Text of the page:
A link between diabetes, PF, and peripheral neuropathyPosted by Sharon W on 5/05/03 at 10:00 (117828)
I was quite interested to see this abstract for a study of PF clinical signs in people who have diabetes (and in many cases, also perpheral neuropathy). Some of these diabetic patients seemed to be developing PF. It showed that soft tissue involvement may lead to increased changes in the structure of plantar fascia (possibly including an increase in its thickness) and could affect the mobility of the first metatarso-phalangeal joint due to the increase of vertical forces under the metatarsal heads.
The researchers were concerned that the extra pressure this puts on the bottom of the foot can cause foot ulcers in these diabetic patients (and of course, for diabetics, foot ulcers can sometimes lead to amputation...)
I found it in the Diabetes Care website:
'Secondary to peripheral neuropathy, plantar hyperpressure is a proven risk factor for foot ulceration. But limited joint mobility (LJM) and soft tissue abnormalities may also contribute. The aim of this study was to evaluate the relationships among thickness of plantar fascia, mobility of the metatarso-phalangeal joint, and forces expressed under the metatarsal heads.'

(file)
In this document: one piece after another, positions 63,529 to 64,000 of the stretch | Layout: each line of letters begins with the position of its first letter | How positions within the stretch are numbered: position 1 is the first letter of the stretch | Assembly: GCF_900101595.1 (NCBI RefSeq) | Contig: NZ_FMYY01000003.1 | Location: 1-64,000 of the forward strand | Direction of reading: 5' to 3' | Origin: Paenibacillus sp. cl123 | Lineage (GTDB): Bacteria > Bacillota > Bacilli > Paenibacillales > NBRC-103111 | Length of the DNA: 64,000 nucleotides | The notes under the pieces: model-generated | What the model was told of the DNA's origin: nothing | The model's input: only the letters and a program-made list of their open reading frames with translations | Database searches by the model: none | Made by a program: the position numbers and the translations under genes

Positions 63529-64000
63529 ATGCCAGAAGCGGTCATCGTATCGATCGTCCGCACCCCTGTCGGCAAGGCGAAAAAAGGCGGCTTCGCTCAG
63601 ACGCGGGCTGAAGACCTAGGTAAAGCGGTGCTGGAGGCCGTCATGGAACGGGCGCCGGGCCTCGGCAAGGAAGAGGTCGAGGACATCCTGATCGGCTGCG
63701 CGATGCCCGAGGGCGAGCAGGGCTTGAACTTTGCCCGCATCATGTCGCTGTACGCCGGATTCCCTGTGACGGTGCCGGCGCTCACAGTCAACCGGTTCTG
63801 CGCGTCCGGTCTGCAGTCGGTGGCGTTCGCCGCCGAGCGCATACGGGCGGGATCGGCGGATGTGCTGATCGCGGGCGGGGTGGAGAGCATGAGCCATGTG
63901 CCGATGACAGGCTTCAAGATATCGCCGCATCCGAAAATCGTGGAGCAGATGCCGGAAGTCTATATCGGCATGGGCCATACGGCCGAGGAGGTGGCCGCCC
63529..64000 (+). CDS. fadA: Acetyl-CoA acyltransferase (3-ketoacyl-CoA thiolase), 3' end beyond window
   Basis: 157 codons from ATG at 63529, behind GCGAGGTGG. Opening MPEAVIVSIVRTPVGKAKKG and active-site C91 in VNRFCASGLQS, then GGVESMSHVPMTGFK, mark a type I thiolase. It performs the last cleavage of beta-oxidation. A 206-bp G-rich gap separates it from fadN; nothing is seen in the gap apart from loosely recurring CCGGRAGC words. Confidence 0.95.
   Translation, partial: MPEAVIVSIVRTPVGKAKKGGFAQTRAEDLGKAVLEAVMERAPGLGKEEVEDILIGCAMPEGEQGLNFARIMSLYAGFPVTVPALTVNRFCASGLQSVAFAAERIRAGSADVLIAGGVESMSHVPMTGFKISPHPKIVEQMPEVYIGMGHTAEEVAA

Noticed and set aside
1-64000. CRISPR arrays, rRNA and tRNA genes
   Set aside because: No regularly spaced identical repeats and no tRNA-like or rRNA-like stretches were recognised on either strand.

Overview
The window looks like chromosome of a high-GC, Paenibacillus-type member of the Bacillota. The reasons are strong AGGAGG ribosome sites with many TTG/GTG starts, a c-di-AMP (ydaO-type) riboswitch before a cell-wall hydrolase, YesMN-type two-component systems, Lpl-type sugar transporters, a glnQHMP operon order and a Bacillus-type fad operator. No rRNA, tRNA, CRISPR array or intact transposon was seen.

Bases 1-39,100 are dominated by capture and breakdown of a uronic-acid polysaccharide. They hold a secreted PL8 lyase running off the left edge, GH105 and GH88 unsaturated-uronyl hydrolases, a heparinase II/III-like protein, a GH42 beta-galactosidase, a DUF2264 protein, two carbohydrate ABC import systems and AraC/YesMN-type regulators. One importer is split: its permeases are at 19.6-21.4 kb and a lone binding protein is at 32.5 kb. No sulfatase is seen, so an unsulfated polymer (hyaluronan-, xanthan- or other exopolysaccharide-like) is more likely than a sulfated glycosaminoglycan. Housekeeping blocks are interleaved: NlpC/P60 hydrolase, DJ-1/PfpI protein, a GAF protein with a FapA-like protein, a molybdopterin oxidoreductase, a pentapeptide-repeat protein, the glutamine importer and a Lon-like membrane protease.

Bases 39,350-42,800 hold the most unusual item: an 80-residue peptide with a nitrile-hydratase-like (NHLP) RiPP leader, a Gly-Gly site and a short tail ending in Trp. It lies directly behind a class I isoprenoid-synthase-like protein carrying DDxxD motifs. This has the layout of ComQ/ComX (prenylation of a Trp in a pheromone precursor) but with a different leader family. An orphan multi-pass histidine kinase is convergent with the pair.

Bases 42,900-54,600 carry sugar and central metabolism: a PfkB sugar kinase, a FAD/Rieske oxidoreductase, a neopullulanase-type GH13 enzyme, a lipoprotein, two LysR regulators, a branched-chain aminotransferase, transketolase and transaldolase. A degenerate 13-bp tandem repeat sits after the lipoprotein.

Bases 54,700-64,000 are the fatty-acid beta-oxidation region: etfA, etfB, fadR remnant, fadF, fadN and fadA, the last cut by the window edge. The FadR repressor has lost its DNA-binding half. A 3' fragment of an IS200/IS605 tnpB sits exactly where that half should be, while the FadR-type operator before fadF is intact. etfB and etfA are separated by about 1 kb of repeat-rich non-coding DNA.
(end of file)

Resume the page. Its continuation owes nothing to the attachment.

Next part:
'Diabetic patients presented increased thickness of plantar fascia... and significantly reduced motion range at the metatarso-phalangeal joint... The evaluation of foot-floor interaction under the metatarsal heads showed increased vertical forces in DN [diabetic neuropathy] and DNPU [people with diabetic neuropathy and ulcers on the bottom of their feet] and increased medio-lateral forces in DNPU. An inverse correlation was found between the thickness of plantar fascia and metatarso-phalangeal joint mobility...'